Pieter wasn’t at all interested in viewing the glacier or studying it for scientific purposes, as his employer was. He followed Dr. Pikkard in his seemingly aimless rambles, only because that was better than standing about waiting for his feet to freeze to the ice. He began to get alarmed, however, as the professor moved closer to the “lip,” where the icebergs were formed in times past.
“There’s no imminent danger now,” Dr. Pikkard assured him, though Pieter had trouble making out his frozen words. “We can go as close as we like without any chance of the ice breaking off.”
Reluctantly, Pieter followed the indefatigable Pikkard as he did just what he had threatened, explore the whole frontage of the monstrous icepack.
“What on earth for?” Pieter was wondering. He hated every minute as he trudged through the thick snow, sometimes falling into small holes, fearing at the moment of his fall it was some deathly deep crevasse instead.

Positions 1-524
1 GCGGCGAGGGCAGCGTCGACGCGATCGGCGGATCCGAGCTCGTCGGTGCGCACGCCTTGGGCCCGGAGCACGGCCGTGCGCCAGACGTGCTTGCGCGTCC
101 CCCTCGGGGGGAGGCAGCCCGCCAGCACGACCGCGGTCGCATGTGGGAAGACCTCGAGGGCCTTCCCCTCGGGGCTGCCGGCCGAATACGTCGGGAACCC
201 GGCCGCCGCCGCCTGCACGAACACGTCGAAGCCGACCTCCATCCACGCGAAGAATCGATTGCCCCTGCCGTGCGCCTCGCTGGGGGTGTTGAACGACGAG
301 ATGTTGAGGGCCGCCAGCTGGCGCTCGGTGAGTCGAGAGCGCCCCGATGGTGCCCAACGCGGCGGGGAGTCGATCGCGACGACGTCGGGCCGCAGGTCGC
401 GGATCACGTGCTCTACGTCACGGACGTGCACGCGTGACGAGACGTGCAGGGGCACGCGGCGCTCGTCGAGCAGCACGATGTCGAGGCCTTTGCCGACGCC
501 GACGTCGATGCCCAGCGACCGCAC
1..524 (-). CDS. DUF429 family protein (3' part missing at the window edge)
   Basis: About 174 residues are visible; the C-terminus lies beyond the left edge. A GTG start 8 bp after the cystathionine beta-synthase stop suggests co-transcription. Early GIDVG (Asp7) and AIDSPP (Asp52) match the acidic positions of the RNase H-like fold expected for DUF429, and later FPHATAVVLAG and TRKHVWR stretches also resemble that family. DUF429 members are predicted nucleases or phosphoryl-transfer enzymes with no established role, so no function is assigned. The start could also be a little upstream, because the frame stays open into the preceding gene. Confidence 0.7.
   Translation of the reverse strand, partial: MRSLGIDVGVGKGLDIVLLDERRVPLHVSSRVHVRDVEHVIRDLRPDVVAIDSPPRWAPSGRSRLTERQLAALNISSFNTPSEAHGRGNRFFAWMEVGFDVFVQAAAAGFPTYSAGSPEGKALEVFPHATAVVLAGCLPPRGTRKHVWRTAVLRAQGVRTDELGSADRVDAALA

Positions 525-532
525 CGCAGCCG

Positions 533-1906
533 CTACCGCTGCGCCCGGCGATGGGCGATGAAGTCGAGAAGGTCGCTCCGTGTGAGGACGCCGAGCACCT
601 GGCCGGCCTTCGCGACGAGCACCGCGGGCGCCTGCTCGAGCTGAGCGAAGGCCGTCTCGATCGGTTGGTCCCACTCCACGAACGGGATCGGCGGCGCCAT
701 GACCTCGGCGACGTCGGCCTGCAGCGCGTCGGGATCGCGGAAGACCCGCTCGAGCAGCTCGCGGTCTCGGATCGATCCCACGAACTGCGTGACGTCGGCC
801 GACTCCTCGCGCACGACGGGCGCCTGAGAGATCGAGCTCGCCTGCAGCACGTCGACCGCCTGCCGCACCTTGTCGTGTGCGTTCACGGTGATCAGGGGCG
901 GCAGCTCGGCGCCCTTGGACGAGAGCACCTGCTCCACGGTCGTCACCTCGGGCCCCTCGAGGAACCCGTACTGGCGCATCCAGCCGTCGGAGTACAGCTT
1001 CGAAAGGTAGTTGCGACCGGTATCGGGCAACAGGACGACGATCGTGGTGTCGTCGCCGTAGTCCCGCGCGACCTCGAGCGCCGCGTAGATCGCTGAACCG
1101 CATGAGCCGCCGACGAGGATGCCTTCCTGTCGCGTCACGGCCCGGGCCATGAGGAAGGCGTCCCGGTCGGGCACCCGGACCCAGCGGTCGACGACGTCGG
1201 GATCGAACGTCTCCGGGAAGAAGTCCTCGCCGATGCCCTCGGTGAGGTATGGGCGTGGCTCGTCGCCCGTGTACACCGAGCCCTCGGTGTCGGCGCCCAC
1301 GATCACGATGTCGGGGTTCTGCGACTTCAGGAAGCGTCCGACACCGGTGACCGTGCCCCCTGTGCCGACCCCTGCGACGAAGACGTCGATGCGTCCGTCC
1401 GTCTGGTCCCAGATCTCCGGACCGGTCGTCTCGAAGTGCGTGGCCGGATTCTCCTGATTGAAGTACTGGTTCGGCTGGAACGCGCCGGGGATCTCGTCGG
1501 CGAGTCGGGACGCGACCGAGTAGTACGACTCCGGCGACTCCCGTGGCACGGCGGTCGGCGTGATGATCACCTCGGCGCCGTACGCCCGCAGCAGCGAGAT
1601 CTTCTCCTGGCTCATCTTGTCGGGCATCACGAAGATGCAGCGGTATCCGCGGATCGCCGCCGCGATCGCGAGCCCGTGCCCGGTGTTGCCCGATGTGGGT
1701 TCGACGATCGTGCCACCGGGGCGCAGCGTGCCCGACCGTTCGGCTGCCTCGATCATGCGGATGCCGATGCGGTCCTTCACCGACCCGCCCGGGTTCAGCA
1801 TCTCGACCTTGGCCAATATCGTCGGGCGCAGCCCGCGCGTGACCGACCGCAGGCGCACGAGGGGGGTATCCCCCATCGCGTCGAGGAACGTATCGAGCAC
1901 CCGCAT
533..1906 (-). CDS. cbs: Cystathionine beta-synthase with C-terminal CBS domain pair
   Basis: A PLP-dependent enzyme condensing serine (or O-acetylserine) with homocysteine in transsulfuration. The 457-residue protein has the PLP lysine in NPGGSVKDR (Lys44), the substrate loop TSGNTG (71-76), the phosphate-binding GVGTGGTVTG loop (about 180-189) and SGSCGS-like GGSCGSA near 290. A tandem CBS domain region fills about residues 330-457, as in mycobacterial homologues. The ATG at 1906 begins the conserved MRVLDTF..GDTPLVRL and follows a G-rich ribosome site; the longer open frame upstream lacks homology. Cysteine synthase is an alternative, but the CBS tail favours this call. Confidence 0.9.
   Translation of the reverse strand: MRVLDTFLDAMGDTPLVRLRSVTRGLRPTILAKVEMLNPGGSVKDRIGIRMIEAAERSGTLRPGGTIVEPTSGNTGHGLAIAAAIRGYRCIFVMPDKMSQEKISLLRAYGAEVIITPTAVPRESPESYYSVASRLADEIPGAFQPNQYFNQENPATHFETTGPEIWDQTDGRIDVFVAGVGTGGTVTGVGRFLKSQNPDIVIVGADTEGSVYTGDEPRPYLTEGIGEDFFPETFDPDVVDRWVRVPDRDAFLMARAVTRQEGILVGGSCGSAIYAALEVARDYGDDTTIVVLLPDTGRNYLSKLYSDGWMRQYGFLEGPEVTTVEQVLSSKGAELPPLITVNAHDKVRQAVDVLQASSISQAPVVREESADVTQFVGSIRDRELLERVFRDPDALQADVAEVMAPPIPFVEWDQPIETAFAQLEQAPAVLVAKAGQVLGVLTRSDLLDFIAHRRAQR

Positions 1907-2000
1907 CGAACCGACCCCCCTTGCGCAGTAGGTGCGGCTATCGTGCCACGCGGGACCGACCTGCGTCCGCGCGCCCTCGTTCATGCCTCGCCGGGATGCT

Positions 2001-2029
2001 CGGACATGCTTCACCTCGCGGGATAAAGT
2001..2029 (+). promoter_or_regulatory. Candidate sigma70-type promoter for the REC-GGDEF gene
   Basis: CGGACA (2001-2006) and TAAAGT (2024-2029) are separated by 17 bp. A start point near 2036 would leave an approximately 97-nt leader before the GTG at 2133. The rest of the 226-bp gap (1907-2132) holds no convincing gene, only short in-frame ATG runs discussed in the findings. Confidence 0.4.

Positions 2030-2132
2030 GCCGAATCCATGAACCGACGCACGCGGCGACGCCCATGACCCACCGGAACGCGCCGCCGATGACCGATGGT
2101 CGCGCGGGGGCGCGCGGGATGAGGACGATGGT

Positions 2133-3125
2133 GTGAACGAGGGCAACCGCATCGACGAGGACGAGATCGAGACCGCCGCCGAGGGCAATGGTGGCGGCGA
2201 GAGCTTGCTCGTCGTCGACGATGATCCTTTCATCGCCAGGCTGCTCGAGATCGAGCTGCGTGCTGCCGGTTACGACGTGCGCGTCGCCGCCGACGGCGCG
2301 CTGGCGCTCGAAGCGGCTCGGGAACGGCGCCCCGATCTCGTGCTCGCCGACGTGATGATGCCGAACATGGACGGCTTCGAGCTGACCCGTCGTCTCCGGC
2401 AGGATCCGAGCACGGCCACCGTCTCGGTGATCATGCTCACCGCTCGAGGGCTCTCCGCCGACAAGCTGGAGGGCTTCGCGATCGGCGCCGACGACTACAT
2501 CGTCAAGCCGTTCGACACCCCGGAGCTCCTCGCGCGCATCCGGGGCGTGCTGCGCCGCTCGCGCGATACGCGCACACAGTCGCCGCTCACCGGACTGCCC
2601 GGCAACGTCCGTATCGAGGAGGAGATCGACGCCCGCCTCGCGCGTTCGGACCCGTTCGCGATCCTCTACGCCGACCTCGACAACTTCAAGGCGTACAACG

The unstoppable scientist turned to Pieter at a point where his assistant was all for turning back, despite having to leave his employer. “Just a little further, my boy! A few more hundred feet and we should be able to see where the icebergs were calved. I’m hoping to see signs where the calving stopped and measure the fractures, which I believe we will find healed. It could give me some idea how quickly the process occurred, though I have no means of determining the date as yet.”
Understanding nothing of the professor’s intent, Pieter threw away all Dutch caution and obeyed. He knew he had only the old mill to return to if he gave up his job at this point--that is, if he could still get out alive. So, why not follow the professor to their doom? It was six of one and half a dozen of the other, was it not?